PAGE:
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Showing posts from March, 2015

Book Review: The Summer of the Spanish Woman by Catherine Gaskin

Uprooted from their home in Ireland, young Charlotte Drummond and her glamorous mother, Lady Pat, must adjust to life in Jerez, Spain. In Ireland, Seventeen-year-old Charlotte Drummond had access to her ancestral estate but as the circumstances forced she lost it to her lover Richard Selwin, new Lord Blodmore. Though they both were in love but he was manoeuvred to marry someone else. And she being forbidden had to exit, hoping never to return to Ireland and her love. She and her mother find refuge in a crumbling mansion which was once secretly bought by her grandfather.    There where the grapes cluster thick on the hillsides, Charlotte enters the exciting world of sherry vintners. Staunchly she holds her ground against the powerful Marquesa, the legendary feisty Spanish woman her grandfather had loved. And in the arms of Carlos Santander, she tries to forget her own faraway love, never daring to hope he might be hers again. ‘The Summer of the Spanish Woman’ is a terrifyi

Book Review: Train to Pakistan by Khuswant Singh

Train to Pakistan, published in the year 1956, is an historical novel by Khuswant Singh. The theme swirls around the much debated partition of India for two nations. Mr. Singh has able-handedly thrown light on the gruelling circumstances and abject suffering of innocent people which they went through during the tragic partition. The novel is true, more in the right way, for covering the changing outlook of people assembling from different communities and religions, the way they lost trust over one-another, and the inevitable massacres. Both sides (two nations) received equal damage by employing many ways of inhuman agonies. Mr. Singh writes less about the ‘Nehru-Jinnah’ politics involved and responsible for the partition; he instead dealt with the local feelings.   During the summer of 1947 when the news of partition came, over 10 million people doomed to move and seek refuge. They were living together but under the heat of partition they got involved into mass killing an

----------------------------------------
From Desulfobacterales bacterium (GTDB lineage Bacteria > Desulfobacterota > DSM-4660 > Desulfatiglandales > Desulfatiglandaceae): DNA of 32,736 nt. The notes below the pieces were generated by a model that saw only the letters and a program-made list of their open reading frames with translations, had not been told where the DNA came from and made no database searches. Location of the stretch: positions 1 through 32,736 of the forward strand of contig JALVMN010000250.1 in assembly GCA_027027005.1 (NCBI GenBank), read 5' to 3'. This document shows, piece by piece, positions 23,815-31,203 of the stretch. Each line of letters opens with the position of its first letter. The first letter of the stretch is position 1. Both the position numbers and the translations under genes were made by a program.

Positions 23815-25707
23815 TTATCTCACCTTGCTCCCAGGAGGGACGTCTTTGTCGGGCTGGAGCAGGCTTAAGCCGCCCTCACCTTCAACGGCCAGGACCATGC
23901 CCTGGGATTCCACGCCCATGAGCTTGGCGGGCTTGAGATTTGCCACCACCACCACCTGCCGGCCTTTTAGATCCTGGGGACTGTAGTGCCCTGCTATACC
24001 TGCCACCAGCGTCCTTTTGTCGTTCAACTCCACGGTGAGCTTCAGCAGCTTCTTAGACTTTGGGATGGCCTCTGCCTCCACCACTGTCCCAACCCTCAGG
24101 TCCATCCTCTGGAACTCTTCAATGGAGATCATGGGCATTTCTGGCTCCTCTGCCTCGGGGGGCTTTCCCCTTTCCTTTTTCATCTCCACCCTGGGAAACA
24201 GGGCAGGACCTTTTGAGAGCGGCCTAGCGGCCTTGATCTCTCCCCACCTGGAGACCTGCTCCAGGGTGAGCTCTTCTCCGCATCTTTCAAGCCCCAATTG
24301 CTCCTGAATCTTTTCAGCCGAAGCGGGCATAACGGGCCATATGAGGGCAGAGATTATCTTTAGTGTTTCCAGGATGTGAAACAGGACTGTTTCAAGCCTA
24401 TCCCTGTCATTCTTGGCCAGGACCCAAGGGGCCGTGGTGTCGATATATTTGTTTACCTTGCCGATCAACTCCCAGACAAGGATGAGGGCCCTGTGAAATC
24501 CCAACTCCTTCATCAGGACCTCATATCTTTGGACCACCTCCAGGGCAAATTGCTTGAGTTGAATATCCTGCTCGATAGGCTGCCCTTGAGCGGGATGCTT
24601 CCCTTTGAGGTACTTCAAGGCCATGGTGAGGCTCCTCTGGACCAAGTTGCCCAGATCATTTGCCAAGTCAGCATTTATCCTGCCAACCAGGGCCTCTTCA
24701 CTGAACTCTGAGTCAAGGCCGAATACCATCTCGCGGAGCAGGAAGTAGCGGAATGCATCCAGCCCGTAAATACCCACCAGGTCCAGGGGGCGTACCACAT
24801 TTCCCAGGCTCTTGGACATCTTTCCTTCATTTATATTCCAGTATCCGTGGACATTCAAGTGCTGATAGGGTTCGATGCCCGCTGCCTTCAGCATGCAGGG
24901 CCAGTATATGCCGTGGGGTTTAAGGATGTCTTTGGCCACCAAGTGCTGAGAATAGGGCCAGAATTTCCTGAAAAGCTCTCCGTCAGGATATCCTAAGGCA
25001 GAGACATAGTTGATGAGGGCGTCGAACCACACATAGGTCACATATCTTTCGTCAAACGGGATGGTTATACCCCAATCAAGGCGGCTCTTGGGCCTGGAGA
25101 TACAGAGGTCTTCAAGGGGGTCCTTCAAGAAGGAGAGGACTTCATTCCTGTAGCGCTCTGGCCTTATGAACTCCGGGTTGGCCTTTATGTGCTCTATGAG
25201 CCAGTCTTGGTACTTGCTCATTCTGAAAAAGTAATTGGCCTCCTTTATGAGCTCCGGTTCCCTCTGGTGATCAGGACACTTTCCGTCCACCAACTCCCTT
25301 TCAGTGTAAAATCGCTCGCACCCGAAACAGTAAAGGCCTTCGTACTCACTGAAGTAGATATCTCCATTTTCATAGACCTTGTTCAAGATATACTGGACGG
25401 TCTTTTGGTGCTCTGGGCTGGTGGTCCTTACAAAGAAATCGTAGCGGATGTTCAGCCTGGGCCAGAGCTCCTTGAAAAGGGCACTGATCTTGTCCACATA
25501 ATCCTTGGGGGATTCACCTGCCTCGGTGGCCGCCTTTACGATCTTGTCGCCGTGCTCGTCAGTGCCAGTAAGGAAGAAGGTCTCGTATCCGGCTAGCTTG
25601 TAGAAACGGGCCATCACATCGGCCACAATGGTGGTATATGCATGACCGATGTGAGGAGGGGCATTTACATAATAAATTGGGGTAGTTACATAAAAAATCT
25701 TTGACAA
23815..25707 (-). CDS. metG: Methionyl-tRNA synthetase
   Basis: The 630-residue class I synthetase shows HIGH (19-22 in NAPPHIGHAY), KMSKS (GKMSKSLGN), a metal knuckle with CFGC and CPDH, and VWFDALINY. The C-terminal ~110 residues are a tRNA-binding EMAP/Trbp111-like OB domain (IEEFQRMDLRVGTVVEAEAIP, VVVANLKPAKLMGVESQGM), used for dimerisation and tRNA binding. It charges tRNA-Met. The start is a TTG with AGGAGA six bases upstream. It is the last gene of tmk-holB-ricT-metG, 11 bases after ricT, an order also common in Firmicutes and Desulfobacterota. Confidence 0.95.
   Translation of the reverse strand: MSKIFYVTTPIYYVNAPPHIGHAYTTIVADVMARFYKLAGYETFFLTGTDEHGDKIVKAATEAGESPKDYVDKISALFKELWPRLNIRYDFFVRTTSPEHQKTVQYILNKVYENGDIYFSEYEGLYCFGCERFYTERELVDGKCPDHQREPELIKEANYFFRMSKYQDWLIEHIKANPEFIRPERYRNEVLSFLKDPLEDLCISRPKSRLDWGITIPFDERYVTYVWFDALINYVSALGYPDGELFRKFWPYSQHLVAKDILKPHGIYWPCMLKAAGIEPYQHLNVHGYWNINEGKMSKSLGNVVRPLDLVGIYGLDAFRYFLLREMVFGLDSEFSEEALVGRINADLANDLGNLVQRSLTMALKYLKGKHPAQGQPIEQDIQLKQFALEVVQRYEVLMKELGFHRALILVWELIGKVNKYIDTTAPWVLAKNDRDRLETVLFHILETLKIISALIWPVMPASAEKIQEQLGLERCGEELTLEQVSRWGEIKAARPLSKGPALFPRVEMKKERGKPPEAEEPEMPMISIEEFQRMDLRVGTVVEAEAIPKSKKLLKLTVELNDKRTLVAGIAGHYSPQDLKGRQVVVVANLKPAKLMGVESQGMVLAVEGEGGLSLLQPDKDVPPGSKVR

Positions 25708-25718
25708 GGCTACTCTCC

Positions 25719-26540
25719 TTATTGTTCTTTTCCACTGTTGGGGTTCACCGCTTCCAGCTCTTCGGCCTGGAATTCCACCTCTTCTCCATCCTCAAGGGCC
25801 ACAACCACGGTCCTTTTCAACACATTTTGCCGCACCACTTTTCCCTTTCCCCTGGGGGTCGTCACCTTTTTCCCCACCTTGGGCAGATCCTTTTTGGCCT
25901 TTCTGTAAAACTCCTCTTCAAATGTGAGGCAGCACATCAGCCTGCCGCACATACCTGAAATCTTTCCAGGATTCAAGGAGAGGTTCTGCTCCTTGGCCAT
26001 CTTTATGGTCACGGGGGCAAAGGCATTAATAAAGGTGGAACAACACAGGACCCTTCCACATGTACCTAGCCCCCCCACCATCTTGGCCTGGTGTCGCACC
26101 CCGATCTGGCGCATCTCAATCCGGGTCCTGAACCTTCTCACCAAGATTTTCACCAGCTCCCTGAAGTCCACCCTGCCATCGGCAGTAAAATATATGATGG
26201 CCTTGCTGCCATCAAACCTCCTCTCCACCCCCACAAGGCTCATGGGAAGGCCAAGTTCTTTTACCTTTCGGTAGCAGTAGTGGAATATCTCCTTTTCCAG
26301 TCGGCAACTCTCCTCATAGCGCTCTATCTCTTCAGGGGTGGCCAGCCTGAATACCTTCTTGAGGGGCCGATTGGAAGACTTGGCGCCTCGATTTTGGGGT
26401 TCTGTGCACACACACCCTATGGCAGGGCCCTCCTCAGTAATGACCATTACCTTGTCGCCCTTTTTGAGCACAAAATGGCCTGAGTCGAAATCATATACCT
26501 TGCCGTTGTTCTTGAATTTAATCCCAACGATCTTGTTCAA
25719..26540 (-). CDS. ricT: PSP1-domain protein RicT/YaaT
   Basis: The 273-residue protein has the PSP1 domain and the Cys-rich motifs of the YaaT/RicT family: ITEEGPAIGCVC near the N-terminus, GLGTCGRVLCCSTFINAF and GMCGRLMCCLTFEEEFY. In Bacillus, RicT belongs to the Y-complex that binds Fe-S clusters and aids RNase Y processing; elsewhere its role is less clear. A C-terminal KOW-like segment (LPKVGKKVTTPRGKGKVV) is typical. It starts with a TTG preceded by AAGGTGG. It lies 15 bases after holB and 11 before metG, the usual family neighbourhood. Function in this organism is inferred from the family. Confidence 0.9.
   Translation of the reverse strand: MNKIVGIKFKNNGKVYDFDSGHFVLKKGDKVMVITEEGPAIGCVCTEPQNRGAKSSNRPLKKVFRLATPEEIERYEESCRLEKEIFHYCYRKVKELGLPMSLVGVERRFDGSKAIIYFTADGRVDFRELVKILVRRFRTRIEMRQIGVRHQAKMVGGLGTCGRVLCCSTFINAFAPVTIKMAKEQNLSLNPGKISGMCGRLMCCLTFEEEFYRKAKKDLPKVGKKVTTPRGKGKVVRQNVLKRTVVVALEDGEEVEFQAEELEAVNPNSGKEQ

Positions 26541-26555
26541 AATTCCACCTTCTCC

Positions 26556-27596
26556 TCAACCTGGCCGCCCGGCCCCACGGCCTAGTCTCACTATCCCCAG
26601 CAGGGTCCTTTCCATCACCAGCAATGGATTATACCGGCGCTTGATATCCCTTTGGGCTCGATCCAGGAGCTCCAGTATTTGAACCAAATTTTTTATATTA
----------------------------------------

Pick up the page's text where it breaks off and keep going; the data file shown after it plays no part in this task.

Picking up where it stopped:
Book Review: The Madonnas of Leningrad by Debra Dean

The book’s story takes into hand Leningrad of 1941, then into war, and it offers a remarkably reminiscences of the yesteryears, when Leningrad was being approached by the German army. Readers would figure out that endurance was the toughest possible streak among the victims and the civil population. Marina is the central character, who goes along and skitters back and forth with the gritty episodes of love, war and museum paintings. Marina, in present time lives with her husband and children, suffers Alzheimer – and it is through this mental disorder that she often experiences past-life haunting memories and at the same time finding solace in pictures of the museum. The nub of the book is that how a suffering soul can find a respite in arts – prominently gallery pictures. The story seems incomplete as no particular war fighting characters have shown. However, the only feast is the writer’s immense aptitude for good language. References of paintings are a great thing that needs